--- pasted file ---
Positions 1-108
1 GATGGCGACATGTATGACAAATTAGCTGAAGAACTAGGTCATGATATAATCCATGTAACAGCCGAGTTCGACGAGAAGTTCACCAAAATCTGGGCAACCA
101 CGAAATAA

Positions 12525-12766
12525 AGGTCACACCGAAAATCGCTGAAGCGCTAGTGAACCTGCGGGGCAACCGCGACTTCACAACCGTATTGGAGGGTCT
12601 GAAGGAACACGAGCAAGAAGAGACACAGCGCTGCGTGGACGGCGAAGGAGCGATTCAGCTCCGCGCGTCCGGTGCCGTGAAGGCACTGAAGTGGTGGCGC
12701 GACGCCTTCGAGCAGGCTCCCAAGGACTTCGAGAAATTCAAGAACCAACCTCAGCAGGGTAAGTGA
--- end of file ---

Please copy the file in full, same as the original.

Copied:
Positions 1-108
1 GATGGCGACATGTATGACAAATTAGCTGAAGAACTAGGTCATGATATAATCCATGTAACAGCCGAGTTCGACGAGAAGTTCACCAAAATCTGGGCAACCA
101 CGAAATAA

Positions 12525-12766
12525 AGGTCACACCGAAAATCGCTGAAGCGCTAGTGAACCTGCGGGGCAACCGCGACTTCACAACCGTATTGGAGGGTCT
12601 GAAGGAACACGAGCAAGAAGAGACACAGCGCTGCGTGGACGGCGAAGGAGCGATTCAGCTCCGCGCGTCCGGTGCCGTGAAGGCACTGAAGTGGTGGCGC
12701 GACGCCTTCGAGCAGGCTCCCAAGGACTTCGAGAAATTCAAGAACCAACCTCAGCAGGGTAAGTGA